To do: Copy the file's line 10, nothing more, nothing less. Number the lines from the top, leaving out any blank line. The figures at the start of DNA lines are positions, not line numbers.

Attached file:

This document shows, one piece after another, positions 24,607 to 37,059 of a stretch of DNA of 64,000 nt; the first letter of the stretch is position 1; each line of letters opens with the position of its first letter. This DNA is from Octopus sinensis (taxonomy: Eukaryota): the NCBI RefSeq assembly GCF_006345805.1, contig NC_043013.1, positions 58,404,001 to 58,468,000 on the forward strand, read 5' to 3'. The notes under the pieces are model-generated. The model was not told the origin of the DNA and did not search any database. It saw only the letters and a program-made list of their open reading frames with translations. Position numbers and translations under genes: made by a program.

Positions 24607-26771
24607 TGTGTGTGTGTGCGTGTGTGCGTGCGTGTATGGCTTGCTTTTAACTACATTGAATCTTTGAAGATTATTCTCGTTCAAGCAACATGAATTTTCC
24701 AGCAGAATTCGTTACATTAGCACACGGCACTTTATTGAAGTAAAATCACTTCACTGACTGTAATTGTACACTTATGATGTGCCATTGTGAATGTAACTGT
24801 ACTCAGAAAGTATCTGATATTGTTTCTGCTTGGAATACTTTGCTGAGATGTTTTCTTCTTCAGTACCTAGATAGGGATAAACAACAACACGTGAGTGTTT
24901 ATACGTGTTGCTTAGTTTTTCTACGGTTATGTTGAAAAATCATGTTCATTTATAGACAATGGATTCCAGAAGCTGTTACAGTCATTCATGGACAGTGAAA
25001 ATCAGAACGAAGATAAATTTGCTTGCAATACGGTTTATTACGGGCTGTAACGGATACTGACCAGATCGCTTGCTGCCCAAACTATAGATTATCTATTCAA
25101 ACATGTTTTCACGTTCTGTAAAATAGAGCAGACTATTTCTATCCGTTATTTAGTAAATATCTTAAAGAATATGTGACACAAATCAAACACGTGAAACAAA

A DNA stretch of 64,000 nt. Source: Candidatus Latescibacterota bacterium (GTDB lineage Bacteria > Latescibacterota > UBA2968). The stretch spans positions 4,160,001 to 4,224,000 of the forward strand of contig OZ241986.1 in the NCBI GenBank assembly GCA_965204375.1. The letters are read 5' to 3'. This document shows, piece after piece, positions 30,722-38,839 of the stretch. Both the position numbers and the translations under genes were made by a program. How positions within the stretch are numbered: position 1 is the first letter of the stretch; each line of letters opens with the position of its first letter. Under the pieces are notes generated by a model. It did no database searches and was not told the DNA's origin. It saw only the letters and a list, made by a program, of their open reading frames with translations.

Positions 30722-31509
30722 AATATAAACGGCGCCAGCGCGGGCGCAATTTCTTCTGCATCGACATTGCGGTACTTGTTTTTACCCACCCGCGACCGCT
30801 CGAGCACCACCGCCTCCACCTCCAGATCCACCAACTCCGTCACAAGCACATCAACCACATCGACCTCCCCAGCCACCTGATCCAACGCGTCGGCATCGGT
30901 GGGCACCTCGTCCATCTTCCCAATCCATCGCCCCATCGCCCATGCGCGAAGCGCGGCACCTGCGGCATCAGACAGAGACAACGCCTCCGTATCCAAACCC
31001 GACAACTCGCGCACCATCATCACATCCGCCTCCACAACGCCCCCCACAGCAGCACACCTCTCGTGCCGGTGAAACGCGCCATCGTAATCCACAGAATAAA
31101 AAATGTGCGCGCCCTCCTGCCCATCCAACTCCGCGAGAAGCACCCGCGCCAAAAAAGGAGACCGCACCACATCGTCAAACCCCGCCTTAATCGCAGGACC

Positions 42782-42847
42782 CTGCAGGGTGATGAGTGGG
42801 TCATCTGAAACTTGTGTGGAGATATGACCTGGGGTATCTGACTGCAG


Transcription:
Positions 30722-31509